Warbird flying – UK
Occasionally in life, an opportunity comes along that fulfils a long held dream. For me, being able to get involved with a genuine World War II warbird is something I’ve wanted to do since I got my pilot’s licence. That opportunity came around much sooner that I expected and so I now find myself a proud new part-owner of G-PBYA, the UK’s only flying PBY-5A Catalina build in 1943 and based in Duxford, UK.
My first up close and personal encounter with a Catalina came a few years ago whilst diving off the coast of Biak, an island out here in Papua, Indonesia heavily contested during WWII. Ok, I had seen them in museums too but this was the first time I’d ever been allowed to get up close and even go inside; although this one was down on the sea floor at 30m or so! It was actually pretty eerie seeing such a large, historic aircraft left to the fishes but it didn’t put me off the idea.
I actually did the deal for my share whilst out in Indonesia and first got to see what I’d invested in on the first day of my type rating training earlier last month at Duxford.
It took just under a week to complete the training which involved a written exam, ground training and then a couple of flights totalling 1.5 hours. The flying mostly involved getting used to handling such a large aircraft with it’s various idiosyncrasies, the biggest of which is the significant adverse yaw during turns requiring plenty of rudder inputs to keep things in balance. The other major thing was looking after those monstrous Pratt and Whitney Twin-Wasp radial engines. There is no noise on this planet quite like the sound of a pair of 14 cylinder radials on full chat, perched a few feet above your head. You’ll be able to read all about my type rating training in next month’s (the Summer edition) Flyer Magazine and I will of course be posting updates every time I’m back in the UK flying her.
Following on from the Catalina flying I was offered the chance to spend a day flying around southern England in a friend’s Piper L-4 “Grasshopper” – basically a military spec J-3 Cub, also used during WWII. Never one to turn down an opportunity, I met Andy at Henstridge airfield ready for a day of playing. We really lucked out on the weather with one of those perfect English summer’s day – bliss!
The first port of call was to Compton Abbas airfield for a spot of lunch and to meet up with some fellow aviators. I love Compton Abbas – it holds a special place for me, being the first airfield I went to solo during my PPL (private pilot licence) training. It’s always a busy spot on a nice day and there were plenty of aircraft coming and going whilst we enjoyed lunch outside on the edge of the airstrip.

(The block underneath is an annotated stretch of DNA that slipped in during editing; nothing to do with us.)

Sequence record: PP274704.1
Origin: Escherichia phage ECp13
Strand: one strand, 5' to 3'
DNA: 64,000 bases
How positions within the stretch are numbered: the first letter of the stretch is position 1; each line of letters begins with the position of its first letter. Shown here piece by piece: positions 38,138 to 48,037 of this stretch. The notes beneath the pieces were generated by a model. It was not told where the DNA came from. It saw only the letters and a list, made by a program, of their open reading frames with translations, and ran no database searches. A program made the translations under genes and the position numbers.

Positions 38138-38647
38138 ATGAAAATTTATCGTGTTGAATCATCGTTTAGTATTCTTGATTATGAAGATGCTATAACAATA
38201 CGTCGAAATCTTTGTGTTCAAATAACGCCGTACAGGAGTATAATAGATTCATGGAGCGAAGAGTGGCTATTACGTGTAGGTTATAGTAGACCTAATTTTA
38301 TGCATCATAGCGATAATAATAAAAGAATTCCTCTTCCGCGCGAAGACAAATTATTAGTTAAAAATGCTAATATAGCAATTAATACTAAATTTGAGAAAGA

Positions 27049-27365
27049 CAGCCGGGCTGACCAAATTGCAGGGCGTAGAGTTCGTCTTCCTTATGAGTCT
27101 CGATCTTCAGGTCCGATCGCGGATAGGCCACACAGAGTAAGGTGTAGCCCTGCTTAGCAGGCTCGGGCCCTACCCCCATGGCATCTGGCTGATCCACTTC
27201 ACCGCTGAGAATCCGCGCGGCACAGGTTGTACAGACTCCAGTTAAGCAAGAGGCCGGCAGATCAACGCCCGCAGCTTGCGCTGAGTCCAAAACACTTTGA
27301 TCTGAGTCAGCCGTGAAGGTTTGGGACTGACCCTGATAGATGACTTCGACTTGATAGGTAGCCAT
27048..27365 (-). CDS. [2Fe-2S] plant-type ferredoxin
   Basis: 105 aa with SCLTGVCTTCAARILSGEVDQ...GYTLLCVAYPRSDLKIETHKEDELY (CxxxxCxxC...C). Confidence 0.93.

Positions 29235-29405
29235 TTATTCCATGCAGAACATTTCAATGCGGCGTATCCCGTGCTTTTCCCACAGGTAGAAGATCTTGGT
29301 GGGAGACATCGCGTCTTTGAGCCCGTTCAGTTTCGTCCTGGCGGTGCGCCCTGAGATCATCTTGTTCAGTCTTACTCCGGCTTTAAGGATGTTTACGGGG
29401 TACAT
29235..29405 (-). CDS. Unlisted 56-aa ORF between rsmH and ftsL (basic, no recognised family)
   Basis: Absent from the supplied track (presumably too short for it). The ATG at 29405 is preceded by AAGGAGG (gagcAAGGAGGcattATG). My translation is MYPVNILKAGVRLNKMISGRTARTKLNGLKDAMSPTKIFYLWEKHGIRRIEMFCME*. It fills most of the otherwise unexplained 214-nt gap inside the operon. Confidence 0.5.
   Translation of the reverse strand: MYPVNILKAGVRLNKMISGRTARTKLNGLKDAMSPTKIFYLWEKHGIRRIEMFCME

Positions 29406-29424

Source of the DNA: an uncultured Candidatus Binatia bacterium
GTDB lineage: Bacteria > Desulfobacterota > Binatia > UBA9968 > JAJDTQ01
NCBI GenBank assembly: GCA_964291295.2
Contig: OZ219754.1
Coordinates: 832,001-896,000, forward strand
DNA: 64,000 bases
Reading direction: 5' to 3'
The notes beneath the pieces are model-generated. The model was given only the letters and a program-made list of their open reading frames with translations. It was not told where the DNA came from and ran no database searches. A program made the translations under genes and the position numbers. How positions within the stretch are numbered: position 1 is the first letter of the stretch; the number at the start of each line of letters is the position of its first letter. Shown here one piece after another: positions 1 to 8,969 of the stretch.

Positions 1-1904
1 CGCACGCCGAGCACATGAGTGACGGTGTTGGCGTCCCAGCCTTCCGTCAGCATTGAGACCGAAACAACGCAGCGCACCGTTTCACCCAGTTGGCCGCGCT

Lunch over it was time for some more flying to a couple of private airstrips (or farm strips as they’re often known) along with a couple of other aircraft and their owners; Johnny’s lovely Vagabond and David’s immaculate Jodel. I was sitting in the front of the Cub, with a very trusting Andy behind me who was letting me fly the legs from Compton Abbas to the farm strips. Now, I’ve not done any light aircraft flying for well over three years and small piston aircraft are quite different to the large turbine Porter I usually fly. But the Cub is simply wonderful to punt about the sky – so responsive and light on the controls, an absolute delight!
Landing was mostly a question of having the approach path and speed correct, both of which Andy helpfully talked me through. The trouble with being known as a bush pilot is everyone thinks you’re some kind of expert, which I suppose I am if you’re talking about landing a Porter into a remote Papuan airstrip. However, a Cub into a narrow grass farm strip is quite different. Thankfully I nailed the landing on what was not an especially wide airstrip, even by my standards!
A quick cup of tea and a chat, we were airborne again en-route to Jonny’s farm strip near Hungerford. After a brief circle of the town, Andy and I found it eventually and I setup for the landing. Feeling confident after my first success I embarked on a curved final approach and it all seemed to be going so well, until the touchdown. The less said about that landing the better! Some more chatting on the ground followed which we could have continued all day but sadly we all had places to go, so I took up David’s offer of a lift back to Henstridge in his Jodel in order to get there before their 5pm closing time. Another wonderful aircraft and another reminder of why I need to get into this sort of flying more often. Anyone got a share in a Cub for sale?